RTÉ seems to have spent much of the last two decades on the brink of the financial crisis – CEO Dee Forbes has used all the superlatives at her disposal to describe how urgent the state broadcaster’s funding problems have become.
The issues raised ahead of the long-awaited release of the Future of Media Commission report are as familiar as the reruns for which the financially strapped broadcaster is often pilloried.
In 2007, with advertising spending in full swing, royalty collection was a hot topic and bogeyman for the media group.
At the time, the media columns were full of predictions about the threat posed to traditional media by the Internet. But it was almost sci-fi and few could have imagined how Google, Facebook, YouTube, Netflix, TikTok and Twitter would so radically change the way we consume media.
Though unaware of the challenges ahead, RTÉ hunted down this elusive uncollected royalty money, raising concerns on several occasions about “the extent of evasion in royalty collection” and claiming it was “twice that of the UK”. .
It was announced that An Post, which collects the fee, has a Service Level Agreement (SLA) with the Department of Communications that should have been a breakthrough for bypass levels.
But roll down to 15 years and the mantra has changed An Post and royalty collection has only intensified.
Forbes described the royalty as completely broken earlier this year, and Forbes’ estimate of what RTÉ is currently losing has risen – as thousands of people now claim they don’t have a traditional TV and therefore say they are not entitled to the royalty .
“The royalty system in Ireland results in more than €60 million in lost revenue each year. It’s not practical,” said an RTÉ spokesman.
“This drop in sales is due to 15 per cent tax evasion (compared to 7 per cent in the UK) as well as the growing number of households (around 13 per cent) who do not have a television license – but can still watch RTÉ programming on RTÉ Player.”
But how much extra money would a license fee bring in with better collection methods?
One Post believes that a tax evasion target in Ireland of around 10 per cent would be appropriate and in line with Northern Ireland and Scotland – rather than England, where tax evasion is around 6 per cent. A reduction to this level would bring in around 11 million euros, says An Post.
A senior broadcast source familiar with RTÉ funding issues hinted at a broadcast event a few years ago that the amount RTÉ could hope to win would be a fraction of the €50m/€60m.
From the point of view of RTÉ and the European Broadcasting Union (EBU), which represents the public service broadcasters in Europe, the collection of license fees by the Revenue Commissioners would be a turning point. However, the tax office is not in favor of becoming a bill collector, preferring to keep the property tax as a one-off tax.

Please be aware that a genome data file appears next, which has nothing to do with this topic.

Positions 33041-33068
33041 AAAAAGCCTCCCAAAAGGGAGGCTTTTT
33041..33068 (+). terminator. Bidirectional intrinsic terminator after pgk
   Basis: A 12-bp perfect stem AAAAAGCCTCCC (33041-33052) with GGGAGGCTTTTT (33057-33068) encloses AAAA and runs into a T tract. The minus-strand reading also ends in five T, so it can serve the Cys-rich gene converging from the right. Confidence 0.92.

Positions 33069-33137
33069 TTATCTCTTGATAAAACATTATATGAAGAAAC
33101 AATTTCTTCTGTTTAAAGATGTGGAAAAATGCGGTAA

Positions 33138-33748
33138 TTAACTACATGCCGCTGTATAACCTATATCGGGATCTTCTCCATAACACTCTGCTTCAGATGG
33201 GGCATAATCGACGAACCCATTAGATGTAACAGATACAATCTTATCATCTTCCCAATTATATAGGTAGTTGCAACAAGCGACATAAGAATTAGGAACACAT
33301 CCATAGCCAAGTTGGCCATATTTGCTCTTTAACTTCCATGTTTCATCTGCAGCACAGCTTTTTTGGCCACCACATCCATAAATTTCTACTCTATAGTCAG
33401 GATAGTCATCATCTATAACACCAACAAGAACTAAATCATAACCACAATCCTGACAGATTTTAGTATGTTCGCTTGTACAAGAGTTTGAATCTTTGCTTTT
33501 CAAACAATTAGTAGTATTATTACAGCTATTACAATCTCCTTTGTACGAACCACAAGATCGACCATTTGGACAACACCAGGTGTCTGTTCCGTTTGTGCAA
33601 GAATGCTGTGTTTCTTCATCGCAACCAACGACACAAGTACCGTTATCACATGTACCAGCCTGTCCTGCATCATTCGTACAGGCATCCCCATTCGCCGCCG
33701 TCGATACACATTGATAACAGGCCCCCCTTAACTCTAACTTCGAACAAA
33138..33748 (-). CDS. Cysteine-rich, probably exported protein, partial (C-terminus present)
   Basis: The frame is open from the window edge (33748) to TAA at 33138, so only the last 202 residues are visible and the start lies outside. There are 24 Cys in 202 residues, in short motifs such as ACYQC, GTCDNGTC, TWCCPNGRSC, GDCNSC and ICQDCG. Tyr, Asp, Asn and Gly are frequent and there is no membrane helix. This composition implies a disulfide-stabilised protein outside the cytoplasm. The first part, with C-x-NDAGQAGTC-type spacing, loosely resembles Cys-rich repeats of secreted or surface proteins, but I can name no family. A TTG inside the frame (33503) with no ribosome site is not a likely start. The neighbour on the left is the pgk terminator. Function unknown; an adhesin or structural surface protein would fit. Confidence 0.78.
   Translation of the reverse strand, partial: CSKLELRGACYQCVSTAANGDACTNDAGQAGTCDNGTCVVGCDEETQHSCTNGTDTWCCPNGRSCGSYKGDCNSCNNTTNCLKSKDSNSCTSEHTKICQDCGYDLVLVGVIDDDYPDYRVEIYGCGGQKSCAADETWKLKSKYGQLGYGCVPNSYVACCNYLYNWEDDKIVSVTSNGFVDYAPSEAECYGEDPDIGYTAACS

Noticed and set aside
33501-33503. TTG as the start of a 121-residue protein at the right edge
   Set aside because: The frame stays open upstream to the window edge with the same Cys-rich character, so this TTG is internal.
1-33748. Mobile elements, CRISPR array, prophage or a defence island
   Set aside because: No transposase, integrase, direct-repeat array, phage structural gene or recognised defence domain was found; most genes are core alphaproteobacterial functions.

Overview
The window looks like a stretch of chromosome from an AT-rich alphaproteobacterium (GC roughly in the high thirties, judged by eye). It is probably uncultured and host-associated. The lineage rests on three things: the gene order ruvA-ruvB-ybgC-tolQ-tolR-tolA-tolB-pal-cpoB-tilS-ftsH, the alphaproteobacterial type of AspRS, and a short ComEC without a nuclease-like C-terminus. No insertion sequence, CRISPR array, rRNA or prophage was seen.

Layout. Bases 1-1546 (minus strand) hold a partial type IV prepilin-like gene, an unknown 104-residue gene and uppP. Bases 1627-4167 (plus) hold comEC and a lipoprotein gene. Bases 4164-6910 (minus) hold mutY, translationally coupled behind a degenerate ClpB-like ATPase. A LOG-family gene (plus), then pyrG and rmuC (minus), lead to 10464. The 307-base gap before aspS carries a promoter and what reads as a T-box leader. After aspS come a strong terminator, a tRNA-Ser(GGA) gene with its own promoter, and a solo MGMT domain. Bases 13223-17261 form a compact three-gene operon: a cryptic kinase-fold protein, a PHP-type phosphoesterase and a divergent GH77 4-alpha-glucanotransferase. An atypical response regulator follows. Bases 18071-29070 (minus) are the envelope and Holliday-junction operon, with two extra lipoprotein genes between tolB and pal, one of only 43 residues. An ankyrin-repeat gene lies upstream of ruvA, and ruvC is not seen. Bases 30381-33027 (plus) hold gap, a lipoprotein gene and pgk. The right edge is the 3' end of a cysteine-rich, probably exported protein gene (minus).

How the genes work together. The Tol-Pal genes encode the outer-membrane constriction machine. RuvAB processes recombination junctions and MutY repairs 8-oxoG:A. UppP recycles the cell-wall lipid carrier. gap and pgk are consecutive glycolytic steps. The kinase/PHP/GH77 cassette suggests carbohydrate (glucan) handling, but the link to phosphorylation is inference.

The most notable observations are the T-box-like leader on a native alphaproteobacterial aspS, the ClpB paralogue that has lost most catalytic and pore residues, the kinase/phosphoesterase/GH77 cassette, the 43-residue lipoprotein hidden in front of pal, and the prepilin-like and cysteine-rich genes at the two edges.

Ditching the notion that the fee is a “television license” could also help RTÉ, and we may see more details on that in the coming days.
According to the EBU, Ireland is one of the few European countries that still has such a narrowly defined fee for public service media.
However, the timing is not good. A plan to rename it the “Broadcasting Fee” lost political support early in the last decade, at the time of the water fee controversy. The messages surrounding a broader indictment would need to be carefully balanced.
The Future of Media Commission, first announced at the end of 2019, is to have a 10-year perspective and also include local radio and print media. It’s now halfway through 2022, so the clock is ticking on the 10-year time frame.
Will the government come up with big solutions to help RTÉ secure its future? Or deliver meaningful changes for other media?
Tackling the tremendous challenges facing broadcast and print media requires vision and broad thinking.
Maybe nobody can do everything right. But will tweaks to royalty collection be a major breakthrough?
My guess is that RTÉ will be back at government buildings sooner rather than later and address some known issues.
Donohoe sees FDI clouds gathering
A nervousness about our dependence on multinational corporations seems to be creeping into the political agenda.
In a written response to the Dáil last month, Finance Minister Paschal Donohoe said: “Against the backdrop of the current geopolitical instability and uncertainty, the FDI environment is likely to face challenges in the coming years.
“The war in Ukraine may lead to a reconfiguration of the global economy, while at the same time the pandemic has dealt a significant blow to globalization.
“The extent to which this occurs only time will tell, but deglobalization – if it occurs – could lead to a decline in global FDI, with repercussions on living standards and productivity in receiving countries.”
Indigenous businesses have been saying for years that they are key to Ireland’s economic stability – so hopefully it’s time to shine.
https://www.independent.ie/opinion/comment/will-reform-of-how-the-licence-fee-is-collected-really-deliver-for-rte-41807642.html Will reforming the way the license fee is collected really do anything for RTÉ?